74-Peergrade takes Student Collaboration to an Unprecedented Level…Starring David Kofoed Wind and Kristen Spayde

I like to think that I have a wonderful rapport with my students. And yet…I’m still their teacher which is a significant barrier. I also have 40 years on my kids. To them, I’m someone who has a lot more yesterdays than tomorrows. My observations on their lives, while I hope respected and valued, does not carry the weight of a peer.

Just 4 sentences into this intro, the wonderful word peer makes its grand entrance. Peer acceptance, peer constructive criticism, peer praise, and peer collaboration are the powerful fuels that ignite and propel the outstanding education tool called Peergrade. Anyone who’s taught for more than 5 minutes knows the power of peer influence.

In this episode, I’ll interview David Kofoed Wind the founder of Peergrade. Peergrade is a marvelous way to capitalize on kid’s natural inclination to listen to their peers. This tool randomly assigns student creations to classmates and then guides and monitors evaluations. Peer feedback is not only highly valued but it’s also welcomed because it’s often couched in contemporary youth vernacular. Kids understand how to communicate with other kids. And finally, a student evaluator who focuses on just one narrative written by just one peer does not suffer eye-strain and fatigue that teachers often experience wading through 100 student narratives. A 1 on1 evaluation experience is a fresher, focused, and perhaps more useful interaction.

Joining me in the Room 111 Studios is Kristen Spayde. Kristen may sound familiar. She starred in Episode 39 about going paperless and in Episode 58 when we dished with the HyperDocs Girls. Please give this awesome tool a try!

Episode Template

The Problem:

Students don’t give your feedback the time of day!

The Solution:

Utilize Peergrade to foster profound student collaboration.

Watch this brief tutorial:

What you can do Tomorrow:

  1. Choose an assignment that calls for the creation of a student reflection, evaluation, or narrative
  2. Pull a couple of student guinea pigs out of study hall to test Peergrade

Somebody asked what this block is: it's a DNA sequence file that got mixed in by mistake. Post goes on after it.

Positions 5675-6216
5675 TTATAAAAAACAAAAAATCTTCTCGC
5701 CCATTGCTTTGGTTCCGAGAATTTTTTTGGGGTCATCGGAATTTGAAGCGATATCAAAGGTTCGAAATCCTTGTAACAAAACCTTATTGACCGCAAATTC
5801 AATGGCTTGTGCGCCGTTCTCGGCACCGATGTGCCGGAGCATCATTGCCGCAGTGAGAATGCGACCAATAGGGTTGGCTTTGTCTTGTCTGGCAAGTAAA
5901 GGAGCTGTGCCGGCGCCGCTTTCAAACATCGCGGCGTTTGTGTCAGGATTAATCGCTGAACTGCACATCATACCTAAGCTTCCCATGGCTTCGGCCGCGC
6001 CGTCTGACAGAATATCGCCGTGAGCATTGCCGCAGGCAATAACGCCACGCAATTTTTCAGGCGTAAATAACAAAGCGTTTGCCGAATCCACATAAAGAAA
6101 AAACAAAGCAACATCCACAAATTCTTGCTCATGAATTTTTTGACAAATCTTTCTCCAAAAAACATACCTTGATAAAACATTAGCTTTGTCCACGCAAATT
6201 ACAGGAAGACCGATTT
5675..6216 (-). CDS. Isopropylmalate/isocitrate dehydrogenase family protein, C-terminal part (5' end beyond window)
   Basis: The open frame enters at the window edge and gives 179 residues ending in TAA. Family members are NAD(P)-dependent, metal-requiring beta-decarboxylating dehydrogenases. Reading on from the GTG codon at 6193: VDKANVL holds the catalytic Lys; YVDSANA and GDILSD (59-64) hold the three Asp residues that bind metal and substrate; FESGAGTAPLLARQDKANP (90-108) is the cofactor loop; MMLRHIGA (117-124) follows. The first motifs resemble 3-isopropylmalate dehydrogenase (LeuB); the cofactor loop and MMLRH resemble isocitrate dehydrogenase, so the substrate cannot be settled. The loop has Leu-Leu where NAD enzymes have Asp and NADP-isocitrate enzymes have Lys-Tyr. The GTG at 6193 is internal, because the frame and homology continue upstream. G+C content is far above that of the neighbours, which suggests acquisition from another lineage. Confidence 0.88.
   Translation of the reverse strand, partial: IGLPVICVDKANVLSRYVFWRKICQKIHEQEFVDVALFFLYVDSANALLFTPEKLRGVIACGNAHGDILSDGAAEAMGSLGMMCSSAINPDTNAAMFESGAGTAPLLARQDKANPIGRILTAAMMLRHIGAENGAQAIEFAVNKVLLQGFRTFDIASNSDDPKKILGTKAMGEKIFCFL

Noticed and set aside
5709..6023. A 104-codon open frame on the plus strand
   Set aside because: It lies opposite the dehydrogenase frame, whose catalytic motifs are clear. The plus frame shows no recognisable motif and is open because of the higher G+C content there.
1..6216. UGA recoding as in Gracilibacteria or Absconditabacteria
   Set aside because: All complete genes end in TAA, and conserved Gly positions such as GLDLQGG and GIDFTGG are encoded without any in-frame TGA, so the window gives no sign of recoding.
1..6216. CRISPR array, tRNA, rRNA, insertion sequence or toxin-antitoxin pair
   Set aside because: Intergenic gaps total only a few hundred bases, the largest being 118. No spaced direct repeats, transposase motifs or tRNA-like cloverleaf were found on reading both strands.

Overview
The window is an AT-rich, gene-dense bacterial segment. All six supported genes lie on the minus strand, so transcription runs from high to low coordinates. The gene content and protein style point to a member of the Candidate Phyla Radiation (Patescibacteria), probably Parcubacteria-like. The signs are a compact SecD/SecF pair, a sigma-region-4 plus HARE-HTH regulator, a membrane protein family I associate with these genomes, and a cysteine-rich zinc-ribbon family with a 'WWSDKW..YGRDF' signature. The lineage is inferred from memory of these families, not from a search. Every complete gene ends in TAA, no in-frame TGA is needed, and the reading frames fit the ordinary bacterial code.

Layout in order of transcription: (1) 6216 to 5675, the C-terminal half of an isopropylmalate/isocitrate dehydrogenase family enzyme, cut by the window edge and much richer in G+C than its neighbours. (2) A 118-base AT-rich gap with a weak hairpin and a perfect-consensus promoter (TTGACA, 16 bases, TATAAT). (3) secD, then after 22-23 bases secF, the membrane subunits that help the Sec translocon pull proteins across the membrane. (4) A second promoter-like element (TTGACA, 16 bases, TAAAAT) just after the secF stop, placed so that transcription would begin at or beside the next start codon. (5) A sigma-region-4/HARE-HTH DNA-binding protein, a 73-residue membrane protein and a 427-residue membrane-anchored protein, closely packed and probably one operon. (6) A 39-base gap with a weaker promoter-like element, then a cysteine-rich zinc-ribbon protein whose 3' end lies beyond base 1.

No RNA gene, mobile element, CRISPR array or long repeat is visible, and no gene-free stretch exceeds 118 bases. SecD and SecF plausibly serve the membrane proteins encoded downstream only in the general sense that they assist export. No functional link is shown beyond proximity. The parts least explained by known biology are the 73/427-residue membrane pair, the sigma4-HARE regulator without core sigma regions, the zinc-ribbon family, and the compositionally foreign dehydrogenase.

3. Schedule your Peergrade maiden voyage.

Kids value what other kids say. Embrace this natural tendency for the benefit of all!

Listen to “74-Peergrade takes Student Collaboration to an Unprecedented Level…Starring David Kofoed Wind and Kristen Spayde” on Spreaker.


73-Impose the 15-Word Gauntlet on your Students…Starring Arielle Brown and Ashlynn Hathaway

Ashlynn Hathaway…Arielle Brown

If you’ve taught for any time what so ever, you’ve probably suffered through painfully boring student presentations. And if you were bored, think of the other students. Let’s strive to make such presentations are:

  • More attractive
  • More engaging
  • Less time-consuming
  • More interactive

In order to create such presentations, your kids must first run the gauntlet.

According to various sources, fifteen to twenty words is the average sentence length. That seemed long, till I actually wrote a sentence:

When I was in high school, I would have laughed uproariously

if anyone had informed me that I was destined to be a teacher. (24 words)

This will be a wonderful challenge for your students. They may revolt. Not only is it important to reduce the number of words, the limit will also hopefully dissuade copying and pasting. This awful practice flirts with plagiarism and makes for exceedingly dull presentations as students drone the words of another.

The fifteen-word limit encourages creativity. Students must populate slides with attractive images. They must animate slides with captivating stories. This leads to far more engaging presentations. 

As explained in the episode, another powerful engagement tactic is to have kids present to one another through Pear Deck. This will boost engagement ten-fold. The student presenter will monopolize the screens of his or her audience and that audience will have a front row seat to the presentation’s compelling images.

Episode Template

The Problem:

Student presentations are filled with boring slides that are text rich and image poor.

What you can do Tomorrow?

  • Direct students to create a one-sentence description of themselves. 
  • Create the 15-word Berlin Wall or, the 15-word 38th Parallel. 
  • Display fifteen-word examples on the board. 
  • Display the longest and shortest sentences. 
  • Inform students about the fifteen word maximum for the next presentation. 

Student presentations tend to be boring. Let’s make them engaging instead. Foster student creativity and ignite storytelling passion by limiting kids to fifteen words per slide.

Listen to “73-Impose the 15-Word Gauntlet on your Students…Starring Arielle Brown and Ashlynn Hathaway” on Spreaker.